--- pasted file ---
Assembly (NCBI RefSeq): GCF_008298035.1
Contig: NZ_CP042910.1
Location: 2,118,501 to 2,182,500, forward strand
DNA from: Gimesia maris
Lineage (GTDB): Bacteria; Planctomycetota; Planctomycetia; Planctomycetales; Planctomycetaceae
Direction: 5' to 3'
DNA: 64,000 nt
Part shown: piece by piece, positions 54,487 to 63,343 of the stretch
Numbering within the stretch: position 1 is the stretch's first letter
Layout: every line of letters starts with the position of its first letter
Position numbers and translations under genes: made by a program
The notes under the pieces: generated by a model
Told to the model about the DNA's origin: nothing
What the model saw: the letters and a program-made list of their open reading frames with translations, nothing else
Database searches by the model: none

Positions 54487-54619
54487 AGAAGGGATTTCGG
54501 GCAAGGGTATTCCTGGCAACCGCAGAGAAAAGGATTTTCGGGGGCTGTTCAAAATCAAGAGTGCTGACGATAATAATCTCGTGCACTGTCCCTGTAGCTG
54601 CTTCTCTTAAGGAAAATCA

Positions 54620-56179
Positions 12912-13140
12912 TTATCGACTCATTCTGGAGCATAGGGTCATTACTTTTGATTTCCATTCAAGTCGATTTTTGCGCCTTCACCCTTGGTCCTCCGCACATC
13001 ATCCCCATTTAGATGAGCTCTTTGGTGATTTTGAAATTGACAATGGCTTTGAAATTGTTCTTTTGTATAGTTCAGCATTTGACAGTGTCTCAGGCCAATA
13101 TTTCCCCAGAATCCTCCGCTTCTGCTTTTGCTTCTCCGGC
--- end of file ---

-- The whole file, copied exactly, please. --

Assembly (NCBI RefSeq): GCF_008298035.1
Contig: NZ_CP042910.1
Location: 2,118,501 to 2,182,500, forward strand
DNA from: Gimesia maris
Lineage (GTDB): Bacteria; Planctomycetota; Planctomycetia; Planctomycetales; Planctomycetaceae
Direction: 5' to 3'
DNA: 64,000 nt
Part shown: piece by piece, positions 54,487 to 63,343 of the stretch
Numbering within the stretch: position 1 is the stretch's first letter
Layout: every line of letters starts with the position of its first letter
Position numbers and translations under genes: made by a program
The notes under the pieces: generated by a model
Told to the model about the DNA's origin: nothing
What the model saw: the letters and a program-made list of their open reading frames with translations, nothing else
Database searches by the model: none

Positions 54487-54619
54487 AGAAGGGATTTCGG
54501 GCAAGGGTATTCCTGGCAACCGCAGAGAAAAGGATTTTCGGGGGCTGTTCAAAATCAAGAGTGCTGACGATAATAATCTCGTGCACTGTCCCTGTAGCTG
54601 CTTCTCTTAAGGAAAATCA

Positions 54620-56179
Positions 12912-13140
12912 TTATCGACTCATTCTGGAGCATAGGGTCATTACTTTTGATTTCCATTCAAGTCGATTTTTGCGCCTTCACCCTTGGTCCTCCGCACATC
13001 ATCCCCATTTAGATGAGCTCTTTGGTGATTTTGAAATTGACAATGGCTTTGAAATTGTTCTTTTGTATAGTTCAGCATTTGACAGTGTCTCAGGCCAATA
13101 TTTCCCCAGAATCCTCCGCTTCTGCTTTTGCTTCTCCGGC